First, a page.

PSI & CeramOptec partner for NASA projects
SAN RAMON, CA—The San Francisco Operations of Physical Sciences Inc. (PSI; headquartered in Andover, MA) is the location for system development work that will address two $600,000 Phase II Small Business Innovation Research (SBIR) contracts that were awarded to PSI by the National Aeronautics and Space Administration (NASA; Washington, DC).
SAN RAMON, CA—The San Francisco Operations of Physical Sciences Inc. (PSI; headquartered in Andover, MA) is the location for system development work that will address two $600,000 Phase II Small Business Innovation Research (SBIR) contracts that were awarded to PSI by the National Aeronautics and Space Administration (NASA; Washington, DC). The SBIRs are detailed in two abstracts provided by PSI’s San Ramon general manager Takashi Nakamura, who summarizes the project goals as essentially using fiber optics to insure an oxygen supply for manned moon bases, as well as to enable the eventual ability to grow plants in space. System integrator PSI is buying specialty optical fibers from CeramOptec (East Longmeadow, MA) to insure project success.
The first of two SBIRs is entitled “Multi-use Solar Thermal System for Oxygen Production from Lunar Regolith” and was awarded by NASA’s Johnson Space Center. To establish a manned base on the Moon, NASA needs a key element: oxygen. Needed for fuel as well as for life support, oxygen cannot readily be shipped from Earth in sufficient quantity. Fortunately, the Moon has its own oxygen, chemically bound into the regolith (the loose, fragmented top layer of the moon) covering the lunar surface. Extracting that oxygen requires furnaces capable of generating as much as 1800ºC, and fiber optics can help harness solar energy to power those furnaces. This project defines the overall design of a solar furnace for extracting oxygen using optical fibers and solar energy concentrators. Design requirements include high numerical aperture, radiation-resistant, and high-spectral-transmission-efficiency optical fibers. Closing date for this SBIR is March 2010.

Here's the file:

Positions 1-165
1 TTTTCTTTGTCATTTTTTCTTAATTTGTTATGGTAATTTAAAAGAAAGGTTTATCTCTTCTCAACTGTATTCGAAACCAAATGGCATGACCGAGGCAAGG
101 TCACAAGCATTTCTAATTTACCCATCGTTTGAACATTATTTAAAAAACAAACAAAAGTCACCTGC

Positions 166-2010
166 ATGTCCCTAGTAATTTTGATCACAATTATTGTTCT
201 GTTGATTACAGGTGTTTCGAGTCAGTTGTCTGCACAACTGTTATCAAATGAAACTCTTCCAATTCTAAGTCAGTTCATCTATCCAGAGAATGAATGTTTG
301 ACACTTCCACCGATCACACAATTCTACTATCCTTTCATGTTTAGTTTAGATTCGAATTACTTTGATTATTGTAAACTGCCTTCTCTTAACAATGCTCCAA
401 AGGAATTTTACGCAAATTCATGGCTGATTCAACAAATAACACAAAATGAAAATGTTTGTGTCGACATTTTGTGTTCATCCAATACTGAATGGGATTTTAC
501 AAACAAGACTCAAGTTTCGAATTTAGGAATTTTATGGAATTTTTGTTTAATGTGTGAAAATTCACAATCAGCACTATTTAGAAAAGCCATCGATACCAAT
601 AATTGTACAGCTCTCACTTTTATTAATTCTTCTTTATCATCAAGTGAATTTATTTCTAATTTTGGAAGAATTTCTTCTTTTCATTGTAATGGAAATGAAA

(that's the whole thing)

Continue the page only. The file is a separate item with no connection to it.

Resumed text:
The second SBIR, which was awarded in February 2007 by NASA’s Kennedy Space Center and closes in February 2009, is entitled “Transmission and Distribution of Photosynthetically Active Radiation (PAR) for Biomass Production in Exploration Missions.” Although being developed to support manned lunar bases, underground greenhouses also have appeal for terrestrial installations that can benefit from the protection and insulation that being buried provides. This project requires an optical fiber system that can deliver PAR to an underground growing chamber with enough intensity to support active and healthy plant growth.
“Due to the fact that we are 100% vertically integrated and were the only company who could make the product which PSI needed with a numerical aperture of 0.48 and all the “custom” specifications that were requested, CeramOptec was selected by PSI as the fiber vendor for this NASA SBIR work,” said Kevin Bakhshpour, director of sales at CeramOptec. “We are also working with PSI on the next generation of this program, which may required some 1/2 inch and 3/4 inch fused-end PowerLightGUIDES, which will be custom designed and manufactured to work in the entire wavelength spectrum from 200 nm to 2500 nm.”—Gail Overton